Wonderful. Thousands can starve to death in underdeveloped countries on a regular basis without so much as a word of nervous explanation from parental middle America, but at the merest hint that the US can’t get its electoral act together people worry that their children will suddenly turn all psychotic on them. As Larry King gathers legal commentators together like wintering packs of vultures at some bizarre and mock serious public symposium the tone in the country has become increasingly hysterical.

And the country, of course, is obsessed with it. A recent Sunday edition of the New York Times issued a special 15 page “Contesting the vote” section. But more significant was the way in which the story seeped like some secondary cancer into every corner of this famously humungous organ. Style, comment, media, arts, psychology, local news, … section after section examined every angle from Kathleen Harris’s amateur false eyelash technique to the psychology of loss. Everything was dissected and discussed with only the one taboo exception. For the only issue in this story to escape serious attention was the only serious issue in this story: the sustained abuse of due democratic process.

This abuse has been mostly bypassed as an item of any significant importance. So it is worth repeating that what the US courts have just done is to deliberately block an accurate record of the election votes cast. The richest nation in the world has just violated democratic principles at the most basic level, but because the media have succeeded in presenting the issue as a sort of Disney story line game between opposing bands of lawyers the establishment is able to proceed with this charade.

Foreign observers may be tempted to ask what all the fuss is about. Everybody knows that this country is run by the big corporations, and with the House of Representatives Republican and the casting vote in The Senate now Republican, a Democrat President would be about as efficacious as the Queen of England trying to control a British parliament composed solely of Arthur Scargill clones. Look at what happened to Clinton’s welfare reforms in the House during his hardly remembered first term.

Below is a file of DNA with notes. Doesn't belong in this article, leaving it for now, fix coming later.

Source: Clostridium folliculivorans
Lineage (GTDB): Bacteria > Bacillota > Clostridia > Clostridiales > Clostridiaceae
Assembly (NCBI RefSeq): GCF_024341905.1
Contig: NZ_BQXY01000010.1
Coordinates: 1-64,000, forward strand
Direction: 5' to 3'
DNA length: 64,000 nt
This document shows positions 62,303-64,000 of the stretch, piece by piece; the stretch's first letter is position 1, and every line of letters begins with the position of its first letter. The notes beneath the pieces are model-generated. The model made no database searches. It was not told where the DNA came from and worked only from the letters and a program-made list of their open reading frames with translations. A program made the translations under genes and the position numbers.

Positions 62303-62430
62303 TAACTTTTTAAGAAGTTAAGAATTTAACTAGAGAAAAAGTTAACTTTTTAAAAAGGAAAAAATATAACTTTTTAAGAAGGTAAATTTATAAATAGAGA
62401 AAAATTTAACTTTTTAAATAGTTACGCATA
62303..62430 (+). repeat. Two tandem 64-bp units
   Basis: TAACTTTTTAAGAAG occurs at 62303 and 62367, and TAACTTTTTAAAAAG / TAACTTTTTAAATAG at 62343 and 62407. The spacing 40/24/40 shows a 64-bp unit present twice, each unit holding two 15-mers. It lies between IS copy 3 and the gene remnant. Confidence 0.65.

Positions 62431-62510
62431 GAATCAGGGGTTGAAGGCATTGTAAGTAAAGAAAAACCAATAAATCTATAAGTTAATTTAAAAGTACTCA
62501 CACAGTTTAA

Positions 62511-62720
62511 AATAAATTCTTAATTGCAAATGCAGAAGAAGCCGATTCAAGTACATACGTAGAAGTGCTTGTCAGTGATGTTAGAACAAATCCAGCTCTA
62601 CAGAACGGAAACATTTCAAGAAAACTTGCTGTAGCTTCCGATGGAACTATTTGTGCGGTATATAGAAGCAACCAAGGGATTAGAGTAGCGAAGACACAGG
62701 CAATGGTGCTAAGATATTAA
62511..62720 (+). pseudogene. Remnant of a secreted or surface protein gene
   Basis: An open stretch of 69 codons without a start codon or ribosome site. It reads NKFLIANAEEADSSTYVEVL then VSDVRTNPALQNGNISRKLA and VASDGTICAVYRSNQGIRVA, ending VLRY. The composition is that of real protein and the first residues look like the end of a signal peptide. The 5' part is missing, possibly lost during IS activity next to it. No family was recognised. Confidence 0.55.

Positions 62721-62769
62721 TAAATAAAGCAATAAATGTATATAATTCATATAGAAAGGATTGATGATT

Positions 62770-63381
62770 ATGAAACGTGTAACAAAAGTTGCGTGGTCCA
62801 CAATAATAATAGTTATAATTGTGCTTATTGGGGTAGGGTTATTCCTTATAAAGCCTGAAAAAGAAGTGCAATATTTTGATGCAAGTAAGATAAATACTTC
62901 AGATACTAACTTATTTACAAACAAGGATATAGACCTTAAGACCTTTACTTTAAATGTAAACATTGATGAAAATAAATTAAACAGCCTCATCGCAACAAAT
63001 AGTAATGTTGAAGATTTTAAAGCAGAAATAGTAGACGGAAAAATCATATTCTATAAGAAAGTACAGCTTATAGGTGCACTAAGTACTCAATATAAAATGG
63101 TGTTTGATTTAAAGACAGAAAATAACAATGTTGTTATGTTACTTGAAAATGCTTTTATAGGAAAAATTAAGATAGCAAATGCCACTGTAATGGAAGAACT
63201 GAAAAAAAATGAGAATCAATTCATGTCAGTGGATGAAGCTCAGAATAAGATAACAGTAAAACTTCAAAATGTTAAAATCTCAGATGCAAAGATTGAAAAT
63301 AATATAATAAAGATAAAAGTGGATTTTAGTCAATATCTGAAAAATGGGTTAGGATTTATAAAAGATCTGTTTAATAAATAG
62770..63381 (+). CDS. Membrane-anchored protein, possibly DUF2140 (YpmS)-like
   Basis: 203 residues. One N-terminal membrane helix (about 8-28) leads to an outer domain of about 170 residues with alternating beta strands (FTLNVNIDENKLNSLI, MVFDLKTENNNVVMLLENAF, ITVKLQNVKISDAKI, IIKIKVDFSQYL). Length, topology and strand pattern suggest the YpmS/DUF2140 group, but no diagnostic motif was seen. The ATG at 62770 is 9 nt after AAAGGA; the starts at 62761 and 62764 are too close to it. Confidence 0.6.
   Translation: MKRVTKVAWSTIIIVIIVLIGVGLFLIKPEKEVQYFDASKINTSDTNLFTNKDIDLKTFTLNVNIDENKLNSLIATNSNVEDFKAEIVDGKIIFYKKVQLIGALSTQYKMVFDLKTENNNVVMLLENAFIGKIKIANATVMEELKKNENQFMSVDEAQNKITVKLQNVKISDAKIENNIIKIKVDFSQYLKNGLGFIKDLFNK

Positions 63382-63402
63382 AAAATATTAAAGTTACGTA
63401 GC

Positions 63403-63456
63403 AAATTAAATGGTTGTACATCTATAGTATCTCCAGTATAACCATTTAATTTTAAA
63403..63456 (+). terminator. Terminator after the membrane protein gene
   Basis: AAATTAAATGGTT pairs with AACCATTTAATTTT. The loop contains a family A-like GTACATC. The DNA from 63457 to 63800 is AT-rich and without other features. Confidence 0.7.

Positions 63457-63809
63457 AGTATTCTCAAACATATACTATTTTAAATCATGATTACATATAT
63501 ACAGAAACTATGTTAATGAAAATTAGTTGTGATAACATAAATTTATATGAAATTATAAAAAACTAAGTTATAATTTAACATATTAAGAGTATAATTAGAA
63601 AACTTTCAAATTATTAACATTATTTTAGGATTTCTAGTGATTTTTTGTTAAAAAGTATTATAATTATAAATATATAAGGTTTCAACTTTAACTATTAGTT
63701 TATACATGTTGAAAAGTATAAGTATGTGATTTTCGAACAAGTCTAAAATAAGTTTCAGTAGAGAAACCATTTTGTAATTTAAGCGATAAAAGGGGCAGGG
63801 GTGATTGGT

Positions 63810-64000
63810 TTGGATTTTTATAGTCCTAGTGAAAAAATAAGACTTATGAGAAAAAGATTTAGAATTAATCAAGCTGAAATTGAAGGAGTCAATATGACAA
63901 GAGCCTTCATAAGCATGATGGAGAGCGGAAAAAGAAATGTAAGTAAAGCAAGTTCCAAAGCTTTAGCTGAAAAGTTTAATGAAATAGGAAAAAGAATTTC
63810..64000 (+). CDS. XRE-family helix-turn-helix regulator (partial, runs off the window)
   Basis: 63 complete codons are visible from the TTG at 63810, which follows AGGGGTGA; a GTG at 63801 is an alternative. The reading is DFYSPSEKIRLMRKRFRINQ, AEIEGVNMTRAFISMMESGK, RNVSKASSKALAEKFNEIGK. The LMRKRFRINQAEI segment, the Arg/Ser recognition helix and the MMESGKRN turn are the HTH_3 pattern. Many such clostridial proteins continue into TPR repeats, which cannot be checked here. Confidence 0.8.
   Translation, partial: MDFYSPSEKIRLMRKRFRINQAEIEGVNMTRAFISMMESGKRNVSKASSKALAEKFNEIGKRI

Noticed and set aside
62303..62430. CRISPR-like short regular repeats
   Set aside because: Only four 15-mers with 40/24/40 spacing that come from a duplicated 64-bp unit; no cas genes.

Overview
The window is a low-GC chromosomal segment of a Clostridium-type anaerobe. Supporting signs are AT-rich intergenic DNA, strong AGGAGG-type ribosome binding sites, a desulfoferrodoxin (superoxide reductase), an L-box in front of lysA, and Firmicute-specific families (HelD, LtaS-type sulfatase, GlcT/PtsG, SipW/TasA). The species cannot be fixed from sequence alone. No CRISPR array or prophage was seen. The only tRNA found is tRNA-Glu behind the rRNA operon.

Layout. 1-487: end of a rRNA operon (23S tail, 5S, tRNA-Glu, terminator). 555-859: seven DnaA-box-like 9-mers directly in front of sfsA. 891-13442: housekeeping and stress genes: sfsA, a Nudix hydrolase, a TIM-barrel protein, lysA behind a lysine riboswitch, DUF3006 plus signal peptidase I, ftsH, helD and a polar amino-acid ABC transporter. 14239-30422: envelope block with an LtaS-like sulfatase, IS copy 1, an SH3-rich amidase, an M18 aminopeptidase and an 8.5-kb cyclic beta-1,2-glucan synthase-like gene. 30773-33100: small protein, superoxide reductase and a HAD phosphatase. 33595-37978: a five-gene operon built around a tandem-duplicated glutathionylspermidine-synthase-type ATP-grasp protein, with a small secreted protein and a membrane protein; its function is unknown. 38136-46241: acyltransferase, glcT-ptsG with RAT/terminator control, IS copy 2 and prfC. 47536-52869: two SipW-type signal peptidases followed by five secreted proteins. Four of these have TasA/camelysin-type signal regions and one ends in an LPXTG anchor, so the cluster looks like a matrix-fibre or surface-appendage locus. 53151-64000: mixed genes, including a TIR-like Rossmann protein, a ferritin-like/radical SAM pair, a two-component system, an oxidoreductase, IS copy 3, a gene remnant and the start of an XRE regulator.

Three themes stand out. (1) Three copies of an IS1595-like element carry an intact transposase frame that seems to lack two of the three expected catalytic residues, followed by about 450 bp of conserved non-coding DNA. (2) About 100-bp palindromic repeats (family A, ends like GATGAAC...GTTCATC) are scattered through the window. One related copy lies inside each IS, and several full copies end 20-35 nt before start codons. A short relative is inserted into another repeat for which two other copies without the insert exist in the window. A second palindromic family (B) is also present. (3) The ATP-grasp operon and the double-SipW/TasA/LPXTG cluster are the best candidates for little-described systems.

Alright, let’s be sympathetic for a moment: you can see the double blind the courts were in. As some friends explained to me in a Manhattan restaurant last week, states like New York and New Jersey can afford up to the minute push button technology to ensure that votes are easily cast and accurately counted. But Florida is mediaeval in comparison. In a normal election where the margin of victory is substantially greater than the likely percentage error of the vote counting mechanism, the deserving candidate wins anyway. But when the election is as close as this one the margins of error become critical.

And that means the establishment is worried. Ordering a recount would have been tantamount to admitting to a crisis. But that could be bad for the markets, which everyone knows have been riding far too high for far too long. Congress was terrified that it might be called on to arbitrate. The result has been an utterly endemic apprehension in Washington about trying to ascertain an accurate vote count. Democratic theory and principles have been tossed – almost unnoticed – down the pan.

Liberals – both here and in Europe – are more worried about the practical consequences. They don’t believe the Gore Vidal mantra that the Republicans and Democrats are anyway just different wings of the same party: their line is that on every issue, all the way down the line, ‘Dubya‘ and the new House are going to stand for mindless conservatism, ever increasing protection of the large corporate interest, lack of respect for the environment and yet more unthinking dumb US isolationism.

Maybe. But just as important – and far less contentious – is the silent swipe in the face of democracy that we have just witnessed. What we are seeing is how modern Western political institutions have become too powerful for the people. God bless the new autocracy that rules America. God help the rest of us.

December 2000 Chameleonworld.